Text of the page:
InfoQ: What improvements would you like to see made in Java programming language and JDK in the area of security?

The Java programming language was designed with security in mind.   As the language and the web have evolved, new problems arose; the CERT Oracle Secure Coding Standard for Java does a good job of cataloging those problems.   Some areas for further improvement include integer arithmetic and serialization.  For example, there should be an integer arithmetic mode where overflow causes an exception to be thrown.  There should also be a mode of Java serialization where the serialized data is automatically encrypted.

The authors also said that secure coding standards are one way to improve the awareness of security problems in Java, reduce vulnerabilities, and improve existing tool support.  At the project level, architects may want to supplement the standards with their own guidelines. In the future, they hope to see extensive automated tool support and a significant reduction in the number of vulnerabilities discovered in deployed systems.

This Q&A is based on the book, "TheCERT Oracle Secure Coding Standard for Java" by Fred Long, Dhruv Mohindra, Robert C. Seacord, Dean Sutherland and David Svoboda, part of the Pearson Addison-Wesley Professional SEI Series in Software Engineering ( ISBN 0321803957, published Sept. 2011, Copyright 2012 Pearson Education, Inc. For more info please visit the publisher site.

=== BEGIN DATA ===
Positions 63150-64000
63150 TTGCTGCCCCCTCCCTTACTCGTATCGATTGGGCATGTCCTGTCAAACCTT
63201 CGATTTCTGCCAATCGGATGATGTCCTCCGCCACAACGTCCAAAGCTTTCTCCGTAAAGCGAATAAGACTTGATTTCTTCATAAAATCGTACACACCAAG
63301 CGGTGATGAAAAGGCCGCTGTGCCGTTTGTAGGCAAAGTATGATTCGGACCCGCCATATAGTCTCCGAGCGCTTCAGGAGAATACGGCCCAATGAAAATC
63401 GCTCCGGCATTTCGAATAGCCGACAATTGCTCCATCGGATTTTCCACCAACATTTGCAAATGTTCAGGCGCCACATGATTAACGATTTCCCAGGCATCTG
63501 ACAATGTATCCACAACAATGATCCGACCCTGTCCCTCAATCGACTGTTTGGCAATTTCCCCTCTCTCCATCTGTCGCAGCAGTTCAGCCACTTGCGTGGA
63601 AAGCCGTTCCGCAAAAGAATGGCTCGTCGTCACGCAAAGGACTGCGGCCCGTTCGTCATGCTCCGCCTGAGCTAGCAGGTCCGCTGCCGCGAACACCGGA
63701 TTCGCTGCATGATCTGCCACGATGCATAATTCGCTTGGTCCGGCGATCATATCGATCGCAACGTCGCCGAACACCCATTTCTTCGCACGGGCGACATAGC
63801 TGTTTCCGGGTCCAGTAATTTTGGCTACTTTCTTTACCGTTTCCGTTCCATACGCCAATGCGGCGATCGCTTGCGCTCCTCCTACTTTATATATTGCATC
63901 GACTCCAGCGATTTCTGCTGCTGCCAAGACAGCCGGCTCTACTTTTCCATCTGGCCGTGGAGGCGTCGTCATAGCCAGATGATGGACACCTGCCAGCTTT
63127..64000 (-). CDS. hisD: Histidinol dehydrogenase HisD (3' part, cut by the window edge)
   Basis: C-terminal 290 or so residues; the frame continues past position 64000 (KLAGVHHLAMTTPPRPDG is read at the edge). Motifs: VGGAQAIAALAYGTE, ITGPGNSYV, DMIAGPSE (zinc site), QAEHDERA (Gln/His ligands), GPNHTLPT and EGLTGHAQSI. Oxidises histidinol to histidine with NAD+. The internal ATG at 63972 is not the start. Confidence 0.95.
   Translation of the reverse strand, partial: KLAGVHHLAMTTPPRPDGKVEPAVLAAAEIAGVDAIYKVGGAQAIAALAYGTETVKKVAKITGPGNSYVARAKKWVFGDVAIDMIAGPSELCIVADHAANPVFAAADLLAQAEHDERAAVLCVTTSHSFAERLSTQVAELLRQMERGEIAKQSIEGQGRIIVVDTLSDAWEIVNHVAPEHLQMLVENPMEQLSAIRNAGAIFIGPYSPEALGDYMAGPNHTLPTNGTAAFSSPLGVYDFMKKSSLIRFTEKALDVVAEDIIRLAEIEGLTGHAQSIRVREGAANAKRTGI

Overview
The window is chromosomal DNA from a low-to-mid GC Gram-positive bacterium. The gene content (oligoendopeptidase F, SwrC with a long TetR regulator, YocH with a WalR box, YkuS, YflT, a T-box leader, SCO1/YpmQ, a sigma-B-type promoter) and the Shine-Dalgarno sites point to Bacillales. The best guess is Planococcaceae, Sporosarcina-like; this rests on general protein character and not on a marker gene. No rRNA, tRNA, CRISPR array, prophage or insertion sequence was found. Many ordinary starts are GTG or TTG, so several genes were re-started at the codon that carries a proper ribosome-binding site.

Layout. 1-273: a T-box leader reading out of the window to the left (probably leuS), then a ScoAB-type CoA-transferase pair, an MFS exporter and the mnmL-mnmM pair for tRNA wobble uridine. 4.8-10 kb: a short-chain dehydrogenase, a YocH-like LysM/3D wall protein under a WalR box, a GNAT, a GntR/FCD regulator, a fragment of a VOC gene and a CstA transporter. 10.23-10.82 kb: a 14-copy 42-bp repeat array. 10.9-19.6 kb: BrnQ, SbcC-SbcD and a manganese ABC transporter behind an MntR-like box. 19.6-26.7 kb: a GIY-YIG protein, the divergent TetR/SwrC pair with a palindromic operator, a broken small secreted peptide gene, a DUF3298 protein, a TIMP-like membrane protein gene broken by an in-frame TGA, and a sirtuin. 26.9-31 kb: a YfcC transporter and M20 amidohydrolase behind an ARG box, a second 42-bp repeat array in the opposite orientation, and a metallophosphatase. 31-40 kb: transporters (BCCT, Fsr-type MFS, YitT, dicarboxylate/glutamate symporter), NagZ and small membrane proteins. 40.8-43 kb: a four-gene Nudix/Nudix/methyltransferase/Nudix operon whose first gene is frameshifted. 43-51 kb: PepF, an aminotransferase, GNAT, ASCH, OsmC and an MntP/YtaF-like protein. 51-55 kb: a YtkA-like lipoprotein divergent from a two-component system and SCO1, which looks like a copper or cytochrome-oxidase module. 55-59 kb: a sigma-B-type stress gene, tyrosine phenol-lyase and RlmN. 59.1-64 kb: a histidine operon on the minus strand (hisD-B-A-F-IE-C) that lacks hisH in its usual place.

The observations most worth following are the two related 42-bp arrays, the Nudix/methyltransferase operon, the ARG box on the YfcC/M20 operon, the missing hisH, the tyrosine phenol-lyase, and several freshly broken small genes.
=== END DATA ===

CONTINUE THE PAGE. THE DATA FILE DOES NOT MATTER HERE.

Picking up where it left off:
About the Authors

  Fred Long is a senior lecturer and director of learning and teaching in the Department of Computer Science, Aberystwyth University in the United Kingdom. He lectures on formal methods; Java, C++, and C programming paradigms and programming-related security issues. He is chairman of the British Computer Society’s Mid-Wales Sub-Branch. Fred has been a Visiting Scientist at the Software Engineering Institute since 1992. Recently, his research has involved the investigation of vulnerabilities in Java.

Dhruv Mohindra is a senior software engineer at Persistent Systems Limited, India, where he develops monitoring software for widely used enterprise servers. He has worked for CERT at the Software Engineering Institute and continues to collaborate to improve the state of security awareness in the programming community. Dhruv has also worked for Carnegie Mellon University, where he obtained his master of science degree in information security policy and management. He holds an undergraduate degree in computer engineering from Pune University, India, where he researched with Calsoft, Inc., during his academic pursuit. A writing enthusiast, Dhruv occasionally contributes articles to technology magazines and online resources. He brings forth his experience and learning from developing and securing service oriented applications, server monitoring software, mobile device applications, web-based data miners, and designing user-friendly security interfaces.